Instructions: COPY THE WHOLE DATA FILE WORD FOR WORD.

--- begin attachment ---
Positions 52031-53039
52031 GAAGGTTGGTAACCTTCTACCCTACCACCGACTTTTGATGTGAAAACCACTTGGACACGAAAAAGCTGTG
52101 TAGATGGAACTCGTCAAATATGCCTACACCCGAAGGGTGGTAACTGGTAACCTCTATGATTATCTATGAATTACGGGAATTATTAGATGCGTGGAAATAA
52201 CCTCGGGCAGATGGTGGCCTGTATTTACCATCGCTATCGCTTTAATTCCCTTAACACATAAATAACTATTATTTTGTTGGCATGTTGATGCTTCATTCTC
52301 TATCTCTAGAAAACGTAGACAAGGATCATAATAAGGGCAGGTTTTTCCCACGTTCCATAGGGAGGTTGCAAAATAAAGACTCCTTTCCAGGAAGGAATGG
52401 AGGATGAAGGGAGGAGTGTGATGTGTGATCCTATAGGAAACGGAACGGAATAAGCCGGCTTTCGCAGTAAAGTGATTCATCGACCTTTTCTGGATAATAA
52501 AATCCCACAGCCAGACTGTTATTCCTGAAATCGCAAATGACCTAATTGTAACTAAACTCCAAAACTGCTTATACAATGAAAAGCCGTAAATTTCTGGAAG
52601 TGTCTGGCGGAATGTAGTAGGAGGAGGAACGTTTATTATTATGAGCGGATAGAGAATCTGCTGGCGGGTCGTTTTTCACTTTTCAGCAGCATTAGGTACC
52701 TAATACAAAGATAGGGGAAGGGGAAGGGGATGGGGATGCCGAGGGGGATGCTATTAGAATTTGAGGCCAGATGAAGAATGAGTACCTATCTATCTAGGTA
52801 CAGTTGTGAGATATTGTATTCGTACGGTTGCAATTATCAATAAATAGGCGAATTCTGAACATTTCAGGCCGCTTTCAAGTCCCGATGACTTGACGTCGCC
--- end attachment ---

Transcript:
Positions 52031-53039
52031 GAAGGTTGGTAACCTTCTACCCTACCACCGACTTTTGATGTGAAAACCACTTGGACACGAAAAAGCTGTG
52101 TAGATGGAACTCGTCAAATATGCCTACACCCGAAGGGTGGTAACTGGTAACCTCTATGATTATCTATGAATTACGGGAATTATTAGATGCGTGGAAATAA
52201 CCTCGGGCAGATGGTGGCCTGTATTTACCATCGCTATCGCTTTAATTCCCTTAACACATAAATAACTATTATTTTGTTGGCATGTTGATGCTTCATTCTC
52301 TATCTCTAGAAAACGTAGACAAGGATCATAATAAGGGCAGGTTTTTCCCACGTTCCATAGGGAGGTTGCAAAATAAAGACTCCTTTCCAGGAAGGAATGG
52401 AGGATGAAGGGAGGAGTGTGATGTGTGATCCTATAGGAAACGGAACGGAATAAGCCGGCTTTCGCAGTAAAGTGATTCATCGACCTTTTCTGGATAATAA
52501 AATCCCACAGCCAGACTGTTATTCCTGAAATCGCAAATGACCTAATTGTAACTAAACTCCAAAACTGCTTATACAATGAAAAGCCGTAAATTTCTGGAAG
52601 TGTCTGGCGGAATGTAGTAGGAGGAGGAACGTTTATTATTATGAGCGGATAGAGAATCTGCTGGCGGGTCGTTTTTCACTTTTCAGCAGCATTAGGTACC
52701 TAATACAAAGATAGGGGAAGGGGAAGGGGATGGGGATGCCGAGGGGGATGCTATTAGAATTTGAGGCCAGATGAAGAATGAGTACCTATCTATCTAGGTA
52801 CAGTTGTGAGATATTGTATTCGTACGGTTGCAATTATCAATAAATAGGCGAATTCTGAACATTTCAGGCCGCTTTCAAGTCCCGATGACTTGACGTCGCC